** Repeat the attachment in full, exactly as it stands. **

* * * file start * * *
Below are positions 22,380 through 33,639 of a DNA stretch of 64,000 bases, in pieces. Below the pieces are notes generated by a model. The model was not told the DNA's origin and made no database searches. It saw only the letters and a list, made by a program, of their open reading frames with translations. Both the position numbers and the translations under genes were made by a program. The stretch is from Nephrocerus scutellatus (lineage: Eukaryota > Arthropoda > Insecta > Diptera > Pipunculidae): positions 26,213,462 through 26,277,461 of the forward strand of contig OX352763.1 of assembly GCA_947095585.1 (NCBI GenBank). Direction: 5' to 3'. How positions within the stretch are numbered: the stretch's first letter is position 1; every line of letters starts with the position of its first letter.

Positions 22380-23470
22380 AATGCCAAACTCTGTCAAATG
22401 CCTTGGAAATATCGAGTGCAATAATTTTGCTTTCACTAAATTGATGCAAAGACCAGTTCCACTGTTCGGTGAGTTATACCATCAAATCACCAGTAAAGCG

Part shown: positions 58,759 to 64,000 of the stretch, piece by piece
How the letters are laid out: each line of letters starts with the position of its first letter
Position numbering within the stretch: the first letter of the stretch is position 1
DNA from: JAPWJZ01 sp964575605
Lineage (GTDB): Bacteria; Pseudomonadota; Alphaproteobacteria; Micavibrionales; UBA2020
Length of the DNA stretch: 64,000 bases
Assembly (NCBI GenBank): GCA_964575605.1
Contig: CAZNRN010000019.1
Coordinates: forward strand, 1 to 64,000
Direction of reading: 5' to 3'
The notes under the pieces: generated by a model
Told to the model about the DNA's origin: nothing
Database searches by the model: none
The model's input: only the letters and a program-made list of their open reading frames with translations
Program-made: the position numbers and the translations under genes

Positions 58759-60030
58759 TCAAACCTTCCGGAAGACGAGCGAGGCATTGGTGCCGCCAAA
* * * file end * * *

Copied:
Below are positions 22,380 through 33,639 of a DNA stretch of 64,000 bases, in pieces. Below the pieces are notes generated by a model. The model was not told the DNA's origin and made no database searches. It saw only the letters and a list, made by a program, of their open reading frames with translations. Both the position numbers and the translations under genes were made by a program. The stretch is from Nephrocerus scutellatus (lineage: Eukaryota > Arthropoda > Insecta > Diptera > Pipunculidae): positions 26,213,462 through 26,277,461 of the forward strand of contig OX352763.1 of assembly GCA_947095585.1 (NCBI GenBank). Direction: 5' to 3'. How positions within the stretch are numbered: the stretch's first letter is position 1; every line of letters starts with the position of its first letter.

Positions 22380-23470
22380 AATGCCAAACTCTGTCAAATG
22401 CCTTGGAAATATCGAGTGCAATAATTTTGCTTTCACTAAATTGATGCAAAGACCAGTTCCACTGTTCGGTGAGTTATACCATCAAATCACCAGTAAAGCG

Part shown: positions 58,759 to 64,000 of the stretch, piece by piece
How the letters are laid out: each line of letters starts with the position of its first letter
Position numbering within the stretch: the first letter of the stretch is position 1
DNA from: JAPWJZ01 sp964575605
Lineage (GTDB): Bacteria; Pseudomonadota; Alphaproteobacteria; Micavibrionales; UBA2020
Length of the DNA stretch: 64,000 bases
Assembly (NCBI GenBank): GCA_964575605.1
Contig: CAZNRN010000019.1
Coordinates: forward strand, 1 to 64,000
Direction of reading: 5' to 3'
The notes under the pieces: generated by a model
Told to the model about the DNA's origin: nothing
Database searches by the model: none
The model's input: only the letters and a program-made list of their open reading frames with translations
Program-made: the position numbers and the translations under genes

Positions 58759-60030
58759 TCAAACCTTCCGGAAGACGAGCGAGGCATTGGTGCCGCCAAA